In addition to being managers and executives, many of my corporate clients also happen to be parents. If they are not only parents but parents of college-aged kids or recent college graduates, what with the number of unemployed college graduates hitting historical highs these days, they can also, on occasion, be… kinda stressed out.
Which is bad: stressed out parents can mean stressed out kids, and stressed out kids (read: job searchers) don’t get hired when it’s a “buyer’s market.”
I can’t change the economy, but I can do something to help parents support their college graduates more effectively, so I have. I’ve put together this video series for parents to help them understand how best to help their kids with the job search. My hope is to help you alleviate some of the stress that job search process is probably bringing to you and your kids by providing some concrete tips. Let me know if it helps!
What’s Wrong with My Kid?! The Neighbor’s Is Working and He’s Not Half As Bright/Special/Talented As Mine!
Nothing’s wrong with your college grad. Getting a job is a process and we all master it in our own sweet time. The only difference with this particular process is that because there’s a paycheck associated with its successful completion (as opposed to a grade, driver’s license, or spot on sports team, say), there’s a lot more pressure to get through it FAST. So let’s go:
10 Steps to Getting Your College Grad a Job
1. Help them understand their value to employers.
The #1 mistake new grads make? They don’t know how to sell themselves to an employer. Here’s what they need to know from you:
2. Help them understand what it means to work for someone else.
It’s not about selling your soul to work for “The Man,” it’s about understanding that the world is a crowded place where independence is a state of mind, not a state of being. Even if you don’t have a “boss,” you still answer to customers, financiers, employees, etc.!
3. Open doors for them, but help them learn to network, too.
Possibly the #1 mistake parents make? Throwing a phone at their kids and expecting them to know how to use it. There’s more to networking than having a phone number! Help your graduate build quality relationships by walking him/her through a networking conversation:
4. Help your grad chillax.
Your offspring’s first job probably won’t be a perfect one… so what? Repeat after me: “No big deal!” There is a broad spectrum of opportunity between “holding out for the perfect job” and “grabbing the first thing that comes my way out of sheer desperation.” Help your graduate get close, and then help him or her understand how to actively make that job as great as possible.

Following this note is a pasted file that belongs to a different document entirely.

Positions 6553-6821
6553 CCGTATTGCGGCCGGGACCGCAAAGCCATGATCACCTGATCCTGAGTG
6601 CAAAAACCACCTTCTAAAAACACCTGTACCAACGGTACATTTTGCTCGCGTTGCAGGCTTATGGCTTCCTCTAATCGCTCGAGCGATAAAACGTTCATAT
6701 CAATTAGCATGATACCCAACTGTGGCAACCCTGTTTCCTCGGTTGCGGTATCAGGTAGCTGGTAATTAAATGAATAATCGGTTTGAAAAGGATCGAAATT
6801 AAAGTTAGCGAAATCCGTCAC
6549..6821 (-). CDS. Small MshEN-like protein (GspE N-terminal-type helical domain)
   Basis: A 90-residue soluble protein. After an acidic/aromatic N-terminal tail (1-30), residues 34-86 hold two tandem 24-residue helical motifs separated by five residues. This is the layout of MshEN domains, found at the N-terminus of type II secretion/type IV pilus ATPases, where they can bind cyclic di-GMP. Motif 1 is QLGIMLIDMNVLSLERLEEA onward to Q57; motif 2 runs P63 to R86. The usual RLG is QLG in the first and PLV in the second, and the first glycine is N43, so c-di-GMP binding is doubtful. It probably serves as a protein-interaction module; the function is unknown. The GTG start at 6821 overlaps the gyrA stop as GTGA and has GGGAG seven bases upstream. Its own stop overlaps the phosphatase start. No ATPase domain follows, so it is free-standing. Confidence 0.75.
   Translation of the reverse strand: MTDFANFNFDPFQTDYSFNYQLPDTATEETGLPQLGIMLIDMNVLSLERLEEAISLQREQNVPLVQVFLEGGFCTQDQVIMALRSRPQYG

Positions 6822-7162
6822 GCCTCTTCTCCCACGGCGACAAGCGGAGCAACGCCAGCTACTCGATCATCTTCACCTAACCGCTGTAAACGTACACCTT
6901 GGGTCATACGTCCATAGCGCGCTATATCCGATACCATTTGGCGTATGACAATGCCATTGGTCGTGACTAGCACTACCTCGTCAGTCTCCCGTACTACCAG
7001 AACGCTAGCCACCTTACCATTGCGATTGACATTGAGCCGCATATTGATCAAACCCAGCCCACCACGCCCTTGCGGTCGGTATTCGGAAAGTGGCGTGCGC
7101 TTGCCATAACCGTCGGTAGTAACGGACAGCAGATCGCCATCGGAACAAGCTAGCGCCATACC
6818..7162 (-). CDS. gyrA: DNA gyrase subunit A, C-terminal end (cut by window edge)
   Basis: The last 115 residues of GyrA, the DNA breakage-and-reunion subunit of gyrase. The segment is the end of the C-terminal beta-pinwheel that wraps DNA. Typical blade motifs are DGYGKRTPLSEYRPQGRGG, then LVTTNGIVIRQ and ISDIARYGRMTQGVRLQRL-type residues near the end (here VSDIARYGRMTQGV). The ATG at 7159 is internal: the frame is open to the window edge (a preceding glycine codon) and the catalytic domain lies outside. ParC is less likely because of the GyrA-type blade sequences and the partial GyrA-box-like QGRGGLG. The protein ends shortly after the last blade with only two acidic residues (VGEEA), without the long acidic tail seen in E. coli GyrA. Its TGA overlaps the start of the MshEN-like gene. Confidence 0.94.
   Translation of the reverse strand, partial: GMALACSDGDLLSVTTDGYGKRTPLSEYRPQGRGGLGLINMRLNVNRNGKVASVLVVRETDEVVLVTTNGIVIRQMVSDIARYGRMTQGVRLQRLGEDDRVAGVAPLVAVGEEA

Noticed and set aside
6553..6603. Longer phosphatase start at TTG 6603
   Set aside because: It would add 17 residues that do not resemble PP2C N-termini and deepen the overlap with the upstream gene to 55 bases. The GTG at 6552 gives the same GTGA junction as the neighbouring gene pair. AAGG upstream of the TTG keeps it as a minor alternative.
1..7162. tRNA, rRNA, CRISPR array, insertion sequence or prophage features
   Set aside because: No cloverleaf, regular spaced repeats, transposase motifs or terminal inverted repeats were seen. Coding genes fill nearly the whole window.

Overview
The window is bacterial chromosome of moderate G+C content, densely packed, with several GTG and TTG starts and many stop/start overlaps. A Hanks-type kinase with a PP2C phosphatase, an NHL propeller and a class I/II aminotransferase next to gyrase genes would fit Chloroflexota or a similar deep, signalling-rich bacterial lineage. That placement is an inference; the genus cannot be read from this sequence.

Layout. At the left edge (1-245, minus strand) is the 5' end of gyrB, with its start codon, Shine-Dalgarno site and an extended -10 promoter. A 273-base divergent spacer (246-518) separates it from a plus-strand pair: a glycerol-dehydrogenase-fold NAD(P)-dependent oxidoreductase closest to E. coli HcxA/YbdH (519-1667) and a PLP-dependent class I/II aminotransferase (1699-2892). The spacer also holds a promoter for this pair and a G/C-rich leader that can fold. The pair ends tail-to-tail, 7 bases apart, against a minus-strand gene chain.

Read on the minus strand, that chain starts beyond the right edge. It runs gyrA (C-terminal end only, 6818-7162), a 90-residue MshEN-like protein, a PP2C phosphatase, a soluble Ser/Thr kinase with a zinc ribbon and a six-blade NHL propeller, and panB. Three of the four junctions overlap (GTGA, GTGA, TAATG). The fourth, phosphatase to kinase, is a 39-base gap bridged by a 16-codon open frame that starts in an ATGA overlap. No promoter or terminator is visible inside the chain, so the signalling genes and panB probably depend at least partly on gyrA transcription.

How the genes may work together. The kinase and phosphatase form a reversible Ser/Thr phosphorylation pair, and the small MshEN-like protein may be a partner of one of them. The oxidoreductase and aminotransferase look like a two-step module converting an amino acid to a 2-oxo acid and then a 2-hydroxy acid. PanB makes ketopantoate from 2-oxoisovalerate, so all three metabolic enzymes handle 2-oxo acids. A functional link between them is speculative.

5. Be supportive—as defined by your college graduate.
There’s a world of difference between “well-intended” and “truly helpful”… during stressful times, when we tend to get lost in our own heads, it’s good to be reminded of how to tell those two things apart. (Never saw/read Misery? IMDb is your friend!) Here y’are:
6. Get additional resources to help your graduate hone those job skills.
It’s been a long time since you’ve been entry level… so if there are aspects of the job you can no longer relate to, consider signing your graduate up for Found Your Career, a 21-day course designed to help entry level job seekers learn and practice things like researching, networking, and interviewing. This product was a collaboration between myself and Willy Franzen of One Day, One Job… check it out!
7. Help your graduate set realistic job search goals.
Goal setting is where attitude and action meet. Getting started and avoiding the 3 false gods of goal setting can be tricky… Here’s a good place to start:
Success starts with your attitude. It sounds trite, but it’s true… you probably know from your years of experience that while the right attitude doesn’t guarantee success, a bad attitude all but guarantees failure. Still, your kid—who’s in a hurry to act now! now! now!—may not have the patience to cultivate a winner’s attitude. With empathy and a smile, you can help set a better tone:
Look for a job the right way, and the search itself creates the job opportunity. Have your college grad check out One Day, One Job for great insights on companies and about how to approach the job search:
The best way to practice for that big interview? Always be interviewing! The added bonus of this approach is that, when you find yourself talking with someone who can help you, you won’t suddenly be remorseful about your decision a moment earlier to pick your nose.
What More You Can Do to Help Your College Grad
The world right now needs as many entry-level job seeker success stories as we can create… For step-by-step instructions on how to create one, subscribe to Found Your Career, a program I developed in conjunction with Willy Franzen of OneDayOneJob.com.
Jason Seiden is CEO of Ajax Workforce Marketing. Ajax amplifies brands by aligning employees' online messaging.